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What is your dentist doing to reduce their carbon footprint? 

Every year, we learn more and more about the threat of climate change, and over the last several years, many industries have been looking to make a difference. They understand that climate change can have adverse effects, and they want to do their part to make our planet a more hospitable place.

This includes the dental industry. It may be surprising to learn, but there are actually many ways that a change in dental equipment can make a big impact. Read on to learn a little more about these green solutions and how being eco-friendly is good for business.

A Changing World

It cannot be understated how seriously the world needs to take climate change and the potential dangers to public health that it presents. Without working to resolve the issue, these dangers can include everything from extreme heat events, violent weather disasters, poorer air quality, and frightening insect-related diseases like the Zika virus. In addition to these threats, these changes also impact the individual, as higher temperatures can lead to dehydration or heat stroke, as well as an increase in allergies.

While the people of the world are looking for a change, many different industries and businesses are also jumping on the bandwagon. Over the years, many companies have worked to reduce their impact on the world. Back in 2005, Subaru stopped emissions for landfill waste and increased its reuse of plastic foam. Soon after, Honda decreased their landfill waste to next to nothing, and Marks and Spencer saved $227 million by cutting carbon emissions.

These wonderful results were heard loud and clear by entrepreneur Ina Pockrass who decided to open the first green dental practice in America. Through her efforts, new practices were developed that ditched some of the more wasteful dental procedures. She also helped to launch the Eco-Dentistry Association, which provides alternative tools and methods that will continue to help patients while benefiting the Earth at the same time. The organization is now 600 members strong.

Fixes for Common Dental Waste Issues

These new sustainable dental practices are truly putting their ideas into action by updating some of the standard dental procedures of the old days with new eco-friendly alternatives. 

For example, infection control and sterilization processes used by dentists can be a significant source of pollution due to discarded products and chemicals. Such discarded waste includes 680 million patient barriers and 1.7 billion sterilization pouches that are left in garbage dumps every year. To stop this, eco-friendly dentists are using reusable cloth patient barriers, cloth lab coats, and steam sterilization instead of chemical cleaning.

At many standard dental practices, older x-ray machines produce lead foils and chemical fixers that are not only thrown out after use but also contain chemicals such as boric anhydride and ammonium thiocyanate, which are hazardous to our eyes, skin, and respiratory systems. When these lead foils are left at the garbage dump, they stay intact within the topsoil for up to 2,000 years. To eliminate much of this waste, new digital x-ray machines are being installed which use digital imaging paired with LED lighting in the examination room.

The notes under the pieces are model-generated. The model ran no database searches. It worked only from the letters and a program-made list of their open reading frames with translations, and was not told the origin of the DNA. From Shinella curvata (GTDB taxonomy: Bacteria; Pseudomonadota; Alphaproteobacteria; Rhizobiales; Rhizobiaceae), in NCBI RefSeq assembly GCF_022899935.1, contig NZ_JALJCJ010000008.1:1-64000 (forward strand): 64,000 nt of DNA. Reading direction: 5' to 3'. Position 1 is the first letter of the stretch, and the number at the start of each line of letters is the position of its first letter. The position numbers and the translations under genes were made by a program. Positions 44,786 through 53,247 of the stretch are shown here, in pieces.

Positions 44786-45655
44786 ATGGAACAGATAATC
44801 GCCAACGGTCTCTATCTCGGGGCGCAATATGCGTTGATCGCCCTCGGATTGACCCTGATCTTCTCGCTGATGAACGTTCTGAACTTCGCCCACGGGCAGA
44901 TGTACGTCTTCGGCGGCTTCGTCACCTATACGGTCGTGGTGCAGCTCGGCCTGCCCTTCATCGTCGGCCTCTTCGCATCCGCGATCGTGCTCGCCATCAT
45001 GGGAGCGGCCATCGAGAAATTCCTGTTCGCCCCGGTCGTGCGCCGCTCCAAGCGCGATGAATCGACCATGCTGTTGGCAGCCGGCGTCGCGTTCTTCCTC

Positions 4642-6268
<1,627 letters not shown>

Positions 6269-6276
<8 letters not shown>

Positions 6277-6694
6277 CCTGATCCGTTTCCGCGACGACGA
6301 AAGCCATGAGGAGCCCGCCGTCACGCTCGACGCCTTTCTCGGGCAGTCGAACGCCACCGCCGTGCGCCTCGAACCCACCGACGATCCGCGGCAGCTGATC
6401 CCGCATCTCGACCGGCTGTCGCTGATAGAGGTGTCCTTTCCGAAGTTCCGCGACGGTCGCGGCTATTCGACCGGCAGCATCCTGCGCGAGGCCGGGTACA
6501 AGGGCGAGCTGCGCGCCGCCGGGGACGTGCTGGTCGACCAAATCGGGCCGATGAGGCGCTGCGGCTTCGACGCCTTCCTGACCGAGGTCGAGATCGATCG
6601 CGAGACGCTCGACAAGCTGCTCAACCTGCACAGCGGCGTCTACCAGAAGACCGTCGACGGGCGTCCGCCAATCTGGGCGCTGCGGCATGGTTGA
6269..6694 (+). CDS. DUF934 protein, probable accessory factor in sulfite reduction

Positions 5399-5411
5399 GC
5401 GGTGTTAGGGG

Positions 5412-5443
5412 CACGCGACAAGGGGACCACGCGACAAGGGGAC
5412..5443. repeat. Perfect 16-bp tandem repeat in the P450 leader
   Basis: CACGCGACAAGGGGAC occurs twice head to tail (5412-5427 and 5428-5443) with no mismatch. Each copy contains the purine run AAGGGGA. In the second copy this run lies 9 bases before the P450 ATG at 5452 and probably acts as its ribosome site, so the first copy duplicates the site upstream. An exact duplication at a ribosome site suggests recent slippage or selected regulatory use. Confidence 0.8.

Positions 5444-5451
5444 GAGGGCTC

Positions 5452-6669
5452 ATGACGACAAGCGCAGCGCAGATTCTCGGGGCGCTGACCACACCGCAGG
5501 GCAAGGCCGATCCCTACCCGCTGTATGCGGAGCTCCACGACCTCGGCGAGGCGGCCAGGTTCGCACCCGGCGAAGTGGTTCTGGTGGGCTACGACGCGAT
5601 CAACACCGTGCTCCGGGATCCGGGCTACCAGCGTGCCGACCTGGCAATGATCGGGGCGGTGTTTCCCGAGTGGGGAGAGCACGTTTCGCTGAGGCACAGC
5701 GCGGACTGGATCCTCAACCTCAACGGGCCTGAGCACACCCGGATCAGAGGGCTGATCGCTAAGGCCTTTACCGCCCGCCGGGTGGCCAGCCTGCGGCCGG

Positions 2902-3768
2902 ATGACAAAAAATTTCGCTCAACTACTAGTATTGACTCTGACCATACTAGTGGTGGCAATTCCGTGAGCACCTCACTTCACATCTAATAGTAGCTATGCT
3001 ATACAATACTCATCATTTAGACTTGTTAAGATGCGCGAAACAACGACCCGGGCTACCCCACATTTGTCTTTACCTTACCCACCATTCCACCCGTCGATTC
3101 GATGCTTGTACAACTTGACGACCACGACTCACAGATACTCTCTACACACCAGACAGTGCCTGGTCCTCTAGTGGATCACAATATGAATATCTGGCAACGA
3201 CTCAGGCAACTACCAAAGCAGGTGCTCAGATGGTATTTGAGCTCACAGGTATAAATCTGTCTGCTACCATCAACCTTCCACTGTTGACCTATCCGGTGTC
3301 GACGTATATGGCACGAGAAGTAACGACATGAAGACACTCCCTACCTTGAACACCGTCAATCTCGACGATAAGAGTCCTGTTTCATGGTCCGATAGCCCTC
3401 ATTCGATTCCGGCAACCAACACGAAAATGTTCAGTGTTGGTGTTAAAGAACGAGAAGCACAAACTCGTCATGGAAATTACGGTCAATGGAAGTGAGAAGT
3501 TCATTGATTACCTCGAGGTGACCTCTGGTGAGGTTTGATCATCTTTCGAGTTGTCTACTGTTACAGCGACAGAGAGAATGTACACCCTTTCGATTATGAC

The suction and dental vacuum systems that are used during most dental procedures are also making a change. Dentists may be comfortable using these devices; however, they waste close to 9 billion gallons of water each year in the United States alone. An easy fix that will conserve water is a newer, high-tech, dry vacuum system which accomplishes the same procedures without wasting a drop of water.

These new tools are just the tip of the iceberg. There is a green solution for just about every device in the dental office.

Going Green Can Boost Business

Although eliminating waste and building a cleaner environment for future generations is reward enough, going green could also help to increase your customer base. As more news spreads about climate change, customers are becoming continuously aware of the dangers. 

When customers learn that 2014 was the hottest year on record or that there has been an increase in adverse environmental disasters, they want to see a change. If any business, including a dental practice, advertises how they’re trying to better the world, customers may choose to stay with that dental office rather than go to its competitors.

The industries are starting to learn that green customers are a whole different breed. They have an appreciation for transparency and honesty. They are tech-savvy, and they are often very present on social media. People who use social media are usually very passionate, and when they like something, they take to their Facebook and Twitter. They discuss their experience and recommend the office to their friends. Even the novelty of being a new, environmentally friendly dentist could be enough to excite consumers.                     

Dental practices that are timid about going all in with sustainable dentistry can start small by using LED lighting, biodegradable ceiling panels, ridding the office of aerosol products, and recycling aluminum, glass, plastic, paper, and steel. Understanding eco-friendly dentistry is important for those looking into joining the dental profession. This technology is the future, and you want to be ahead of the curve. 

Although it will take time for all of these eco-friendly changes to fully transform the dental industry, small steps can do wonders to improve the Earth and your customer base.

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